Pasatiempo - - In Other Words -

Many peo­ple earn­ing master of fine arts de­grees in cre­ative writ­ing do so through low-res­i­dency pro­grams at col­leges and univer­si­ties in which stu­dents and fac­ulty con­verge on a cam­pus for a week or two each se­mes­ter for read­ings, lec­tures, pri­vate and group cri­tiques — and a lot of so­cial­iz­ing. Dur­ing the rest of the year, stu­dents work one-on-one, usu­ally on­line, with in­di­vid­ual fac­ulty-mem­ber writ­ers. For writ­ers who want to sig­nif­i­cantly en­hance their craft through fo­cused study, but who can’t give their lives over to tra­di­tional, full-time grad­u­ate school, this ap­proach is a per­fect blend of the mod­ern-day ed­u­ca­tional ex­pe­ri­ence and old­fash­ioned epis­to­lary men­tor­ship. Santa Fe is home to such a pro­gram: The In­sti­tute for Amer­i­can In­dian Arts es­tab­lished a low-res­i­dency MFA in cre­ative writ­ing in 2013. It’s now in its sec­ond year, and the first class of what’s af­fec­tion­ately known as the “low-rez” pro­gram will grad­u­ate in May 2015.

The spring 2015 se­mes­ter kicks off with IAIA’s Writ­ers Fes­ti­val on Satur­day, Jan. 3, and it con­tin­ues through Fri­day, Jan. 9, fea­tur­ing read­ings by award-win­ning po­ets and writ­ers along with stu­dent showcases, film screen­ings, and other pre­sen­ta­tions. All the evening read­ings and events, which are free of charge, are fol­lowed by ques­tion-and-an­swer ses­sions and book sign­ings. IAIA has opened up th­ese read­ings to the Santa Fe com­mu­nity at large as a ser­vice to the city’s res­i­dents — who have a chance to find out more about the low-res­i­dency pro­gram and gain an un­der­stand­ing of the kinds of writ­ing stu­dents are do­ing there — and as a learn­ing ex­pe­ri­ence for the stu­dents.

“When the stu­dents see how ar­dent Santa Feans are about lit­er­a­ture in gen­eral, and Na­tive Amer­i­can lit­er­a­ture in par­tic­u­lar, it pro­vides a lift,” said Jon Davis, Santa Fe’s 2012 poet lau­re­ate, who has taught at IAIA since 1990 and di­rects the low-res­i­dency MFA pro­gram. “The stu­dents also get to see how ex­pe­ri­enced writ­ers like Sher­man Alexie, Joy Harjo, and Jess Wal­ter in­ter­act with an au­di­ence.” Be­cause the writ­ers get to know the stu­dents over the course of the week, they of­ten tease them in their in­tro­duc­tions, and the stu­dents tease back. “Last year, Sher­man Alexie called Chee Brossy ‘the Navajo Kafka,’ ” Davis said. “Those kinds of in­ter­ac­tions make the se­ries par­tic­u­larly fun.”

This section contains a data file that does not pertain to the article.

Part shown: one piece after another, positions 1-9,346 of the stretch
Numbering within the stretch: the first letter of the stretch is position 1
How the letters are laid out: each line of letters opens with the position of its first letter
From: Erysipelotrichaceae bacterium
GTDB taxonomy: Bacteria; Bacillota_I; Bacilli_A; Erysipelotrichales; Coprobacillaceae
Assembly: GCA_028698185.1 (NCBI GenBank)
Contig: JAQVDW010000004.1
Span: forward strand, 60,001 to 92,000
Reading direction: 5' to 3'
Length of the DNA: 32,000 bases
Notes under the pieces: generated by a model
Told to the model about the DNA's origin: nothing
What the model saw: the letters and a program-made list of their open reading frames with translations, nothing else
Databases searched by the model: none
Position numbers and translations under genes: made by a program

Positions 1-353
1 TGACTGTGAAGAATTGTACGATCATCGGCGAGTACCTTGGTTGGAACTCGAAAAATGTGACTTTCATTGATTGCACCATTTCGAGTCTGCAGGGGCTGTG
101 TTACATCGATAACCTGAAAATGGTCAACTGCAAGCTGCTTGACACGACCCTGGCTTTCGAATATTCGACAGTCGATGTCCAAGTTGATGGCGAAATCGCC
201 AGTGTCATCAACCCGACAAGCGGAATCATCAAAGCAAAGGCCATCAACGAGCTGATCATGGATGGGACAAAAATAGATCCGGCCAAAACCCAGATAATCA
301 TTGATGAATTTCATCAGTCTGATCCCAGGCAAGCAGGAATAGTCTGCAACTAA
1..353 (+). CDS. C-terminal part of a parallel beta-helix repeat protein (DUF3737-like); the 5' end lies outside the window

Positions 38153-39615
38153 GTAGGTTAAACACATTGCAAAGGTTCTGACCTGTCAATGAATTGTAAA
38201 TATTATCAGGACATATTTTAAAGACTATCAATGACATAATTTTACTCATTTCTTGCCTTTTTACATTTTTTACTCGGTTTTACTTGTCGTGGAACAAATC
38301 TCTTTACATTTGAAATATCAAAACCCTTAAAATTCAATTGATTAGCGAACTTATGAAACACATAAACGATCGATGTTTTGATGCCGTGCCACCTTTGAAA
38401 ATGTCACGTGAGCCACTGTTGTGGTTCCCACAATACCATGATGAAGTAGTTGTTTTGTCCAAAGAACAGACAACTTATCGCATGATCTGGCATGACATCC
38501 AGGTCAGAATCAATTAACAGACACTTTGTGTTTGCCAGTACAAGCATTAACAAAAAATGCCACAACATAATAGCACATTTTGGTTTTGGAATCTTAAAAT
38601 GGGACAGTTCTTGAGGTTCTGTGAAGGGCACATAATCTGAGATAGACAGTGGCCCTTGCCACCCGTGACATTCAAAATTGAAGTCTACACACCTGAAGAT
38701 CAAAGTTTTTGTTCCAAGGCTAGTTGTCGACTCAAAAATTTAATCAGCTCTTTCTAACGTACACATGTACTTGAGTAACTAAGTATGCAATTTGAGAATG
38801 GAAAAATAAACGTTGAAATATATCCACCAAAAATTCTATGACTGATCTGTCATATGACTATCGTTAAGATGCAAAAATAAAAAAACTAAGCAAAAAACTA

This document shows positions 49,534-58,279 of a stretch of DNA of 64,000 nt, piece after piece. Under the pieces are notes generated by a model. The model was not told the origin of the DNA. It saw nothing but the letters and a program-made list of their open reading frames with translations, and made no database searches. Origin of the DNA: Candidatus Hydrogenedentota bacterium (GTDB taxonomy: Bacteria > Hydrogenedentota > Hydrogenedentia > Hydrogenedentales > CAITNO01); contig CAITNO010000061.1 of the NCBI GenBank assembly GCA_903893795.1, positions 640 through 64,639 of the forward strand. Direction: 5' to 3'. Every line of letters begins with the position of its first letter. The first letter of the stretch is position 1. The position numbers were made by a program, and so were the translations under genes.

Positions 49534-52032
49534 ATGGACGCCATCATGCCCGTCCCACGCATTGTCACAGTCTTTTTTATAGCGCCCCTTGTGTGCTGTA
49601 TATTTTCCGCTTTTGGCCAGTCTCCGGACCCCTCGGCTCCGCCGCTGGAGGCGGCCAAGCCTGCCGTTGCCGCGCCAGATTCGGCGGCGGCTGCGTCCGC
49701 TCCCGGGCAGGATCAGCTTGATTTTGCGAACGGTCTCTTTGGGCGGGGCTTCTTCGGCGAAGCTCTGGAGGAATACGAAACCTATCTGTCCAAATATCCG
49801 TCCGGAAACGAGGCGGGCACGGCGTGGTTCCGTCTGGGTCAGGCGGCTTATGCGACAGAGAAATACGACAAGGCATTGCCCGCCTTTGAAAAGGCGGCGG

The fac­ulty writ­ers pre­sent­ing pub­lic read­ings at the fes­ti­val in­clude young emerg­ing writ­ers, such as Claire Vaye Watkins, one of the Na­tional Book Foun­da­tion’s “5 Un­der 35” hon­ored for fic­tion in 2012. In 2013, River­head Books pub­lished Battleborn, Watkins’ col­lec­tion of short sto­ries for which she re­ceived the Story Prize and the Dy­lan Thomas Prize. Bet­ter-known writ­ers in­clude James Thomas Stevens, au­thor of eight books of po­etry and the cre­ative-writ­ing chair at IAIA, and Linda Ho­gan, a 1990 Pulitzer Prize fi­nal­ist who has writ­ten nu­mer­ous works of po­etry, fic­tion, and es­says, in­clud­ing Round­ing the Hu­man Cor­ners and Mean Spirit.

“When I started the pro­gram, I wanted to have a majority-Na­tive fac­ulty, but also an eth­ni­cally di­verse group that was ex­pe­ri­enc­ing lit­er­ary suc­cess on the na­tional and in­ter­na­tional lev­els,” Davis said. “I also wanted a group with­out large egos — writ­ers who

Sher­man Alexie (photo Chase Jarvis);

left, from top, Claire Vaye Watkins, Jess Wal­ter, Joy Harjo

Jen­nifer Levin The New Mex­i­can


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